Robert Louis Stevensonâ€™s 1886 novella The Strange Case of Dr Jekyll and Mr Hyde (often referred to simply as Dr Jekyll and Mr Hyde) has it all: mystery, scandal and supernatural horror. Initially sold as a cheap â€œshilling shockerâ€, it was given a boost by a favourable review in The Times and by 1901 had sold over 250,000 copies. But Dr Jekyll and Mr Hyde is much more than a cheap tale of gothic horror. Highly influential, it spoke to the moral instincts of Victorian readers who, shaken by the publication of Charles Darwinâ€™s radical theory of natural selection (On the Origin of Species was published in 1859), may have been questioning the role of science in society.
Science and morality sit at the heart of The Strange Case of Dr Jekyll and Mr Hyde. While taking a walk on a Sunday afternoon, lawyer Gabriel Utterson (the bookâ€™s narrator) and his cousin Richard Enfield pass the door to a house. This is where Enfield tells Utterson he saw a man named Edward Hyde bump into a young girl before trampling over her. Forced to pay Â£100 to avoid a scandal, Hyde gave Enfield a cheque signed by Dr. Henry Jekyll, a friend and client of Uttersonâ€™s.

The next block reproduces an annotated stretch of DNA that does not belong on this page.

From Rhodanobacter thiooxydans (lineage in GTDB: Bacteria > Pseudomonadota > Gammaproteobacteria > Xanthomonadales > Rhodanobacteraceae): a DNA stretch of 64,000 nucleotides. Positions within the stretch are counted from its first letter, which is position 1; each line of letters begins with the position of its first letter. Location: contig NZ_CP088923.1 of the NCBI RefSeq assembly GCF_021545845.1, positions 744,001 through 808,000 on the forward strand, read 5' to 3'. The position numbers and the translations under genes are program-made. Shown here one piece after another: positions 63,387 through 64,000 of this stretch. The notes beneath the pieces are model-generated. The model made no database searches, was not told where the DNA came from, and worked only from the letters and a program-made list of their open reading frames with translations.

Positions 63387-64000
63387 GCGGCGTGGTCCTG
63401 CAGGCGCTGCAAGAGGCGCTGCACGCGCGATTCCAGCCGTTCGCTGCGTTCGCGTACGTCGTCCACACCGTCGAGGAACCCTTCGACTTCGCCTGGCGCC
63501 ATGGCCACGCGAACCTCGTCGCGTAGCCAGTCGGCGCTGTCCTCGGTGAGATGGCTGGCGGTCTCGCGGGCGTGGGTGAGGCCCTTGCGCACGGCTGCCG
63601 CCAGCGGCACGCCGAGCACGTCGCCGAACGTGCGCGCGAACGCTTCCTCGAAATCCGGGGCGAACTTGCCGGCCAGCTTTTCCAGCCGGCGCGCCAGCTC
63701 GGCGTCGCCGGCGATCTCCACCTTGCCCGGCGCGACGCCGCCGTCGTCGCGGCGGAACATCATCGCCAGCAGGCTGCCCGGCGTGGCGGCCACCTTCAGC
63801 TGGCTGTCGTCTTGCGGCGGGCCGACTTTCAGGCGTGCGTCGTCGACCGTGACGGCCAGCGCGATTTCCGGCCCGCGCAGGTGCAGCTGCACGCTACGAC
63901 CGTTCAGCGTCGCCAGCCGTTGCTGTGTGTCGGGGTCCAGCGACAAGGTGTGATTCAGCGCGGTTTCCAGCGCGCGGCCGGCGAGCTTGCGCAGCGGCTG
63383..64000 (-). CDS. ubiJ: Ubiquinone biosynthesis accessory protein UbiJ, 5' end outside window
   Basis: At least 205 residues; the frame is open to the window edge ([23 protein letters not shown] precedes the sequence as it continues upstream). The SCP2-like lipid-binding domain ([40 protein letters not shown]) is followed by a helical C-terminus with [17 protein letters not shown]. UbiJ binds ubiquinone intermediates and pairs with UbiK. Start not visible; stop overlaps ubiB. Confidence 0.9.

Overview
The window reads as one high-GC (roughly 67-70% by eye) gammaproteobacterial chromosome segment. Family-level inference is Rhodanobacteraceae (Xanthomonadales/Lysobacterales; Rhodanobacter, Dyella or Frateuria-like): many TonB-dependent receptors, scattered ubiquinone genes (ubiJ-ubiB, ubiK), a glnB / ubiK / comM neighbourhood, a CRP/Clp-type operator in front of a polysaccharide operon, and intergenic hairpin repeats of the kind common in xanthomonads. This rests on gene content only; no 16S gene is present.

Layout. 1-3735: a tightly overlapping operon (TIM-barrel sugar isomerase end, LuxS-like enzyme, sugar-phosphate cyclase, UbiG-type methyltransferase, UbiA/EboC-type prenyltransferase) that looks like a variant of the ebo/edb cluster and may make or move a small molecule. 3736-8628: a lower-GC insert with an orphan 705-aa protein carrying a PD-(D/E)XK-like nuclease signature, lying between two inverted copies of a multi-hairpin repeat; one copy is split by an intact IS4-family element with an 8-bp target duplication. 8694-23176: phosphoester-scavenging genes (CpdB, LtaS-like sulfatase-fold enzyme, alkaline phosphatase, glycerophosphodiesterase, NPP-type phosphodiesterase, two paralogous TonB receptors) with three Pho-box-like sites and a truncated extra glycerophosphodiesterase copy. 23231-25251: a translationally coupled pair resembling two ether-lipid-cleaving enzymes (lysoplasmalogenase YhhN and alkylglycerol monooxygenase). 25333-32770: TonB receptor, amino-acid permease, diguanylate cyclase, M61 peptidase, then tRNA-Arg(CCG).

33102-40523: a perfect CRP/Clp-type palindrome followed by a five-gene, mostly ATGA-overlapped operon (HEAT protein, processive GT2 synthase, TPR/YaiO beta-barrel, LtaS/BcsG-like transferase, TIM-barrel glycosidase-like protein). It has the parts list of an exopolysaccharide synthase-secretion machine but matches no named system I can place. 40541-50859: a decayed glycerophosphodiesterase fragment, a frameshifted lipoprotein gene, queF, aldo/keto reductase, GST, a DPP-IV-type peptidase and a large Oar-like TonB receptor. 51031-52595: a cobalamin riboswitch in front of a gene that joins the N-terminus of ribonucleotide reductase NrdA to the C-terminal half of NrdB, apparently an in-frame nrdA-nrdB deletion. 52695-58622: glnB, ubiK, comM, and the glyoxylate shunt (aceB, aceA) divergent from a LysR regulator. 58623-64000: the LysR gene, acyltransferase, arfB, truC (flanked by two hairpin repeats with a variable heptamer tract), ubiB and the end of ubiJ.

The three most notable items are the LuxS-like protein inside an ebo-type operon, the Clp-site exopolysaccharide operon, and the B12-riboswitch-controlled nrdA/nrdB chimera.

Utterson is aware that Jekyll recently changed his will to name Hyde as the sole beneficiary. He is therefore worried that his friend is being blackmailed by Mr Hyde, who, by all accounts, is sinister and contemptible. When he meets with Jekyll, Utterson expresses his concerns, but Jekyll dismisses them. He tells Utterson that, if necessary, he knows how he can rid himself of Hyde, and asks him to drop the subject.
The narrative now jumps forward in time and, almost a year later, a servant witnesses Mr Hyde beating Sir Danvers Carew, a celebrated MP, to death with a cane. Hyde vanishes, but Utterson recognises a broken walking stick left at the scene of the crime as belonging to Henry Jekyll. He visits Jekyll who shows him a note from Hyde, apologising to Jekyll for what has happened. Utterson, who notices similarities between Hydeâ€™s writing and Jekyllâ€™s, suspects that his friend has forged the note to protect Hyde, but cannot understand why he would do this.
In early January, Jekyll, who has seen Utterson during the autumn, begins to refuse visitors. Dr. Hastie Lanyon, a friend of both Utterson and Jekyll, receives some information relating to Jekyll which he finds so shocking it kills him. Before his death, Lanyon gives Utterson a letter that is to be opened only if Henry Jekyll disappears or dies. Taking another walk, Utterson sees Jekyll at his window. They begin a conversation, but Jekyll suddenly retreats inside, slamming the window shut and disappearing into the house.
Utterson receives a visit from Jekyllâ€™s butler, Mr. Poole. Poole tells him that Jekyll has locked himself in his laboratory and hasnâ€™t emerged for weeks. Utterson and Poole break into the laboratory and inside they find Mr Hyde, dead, dressed in Henry Jekyllâ€™s clothes. Dr. Lanyonâ€™s letter reveals that Jekyll has concocted a â€œtinctureâ€ (a kind of medicine) which, via the powers of transcendental medicine, can turn him into Mr. Hyde; Dr. Lanyon was so shocked at seeing this transformation that it ultimately killed him.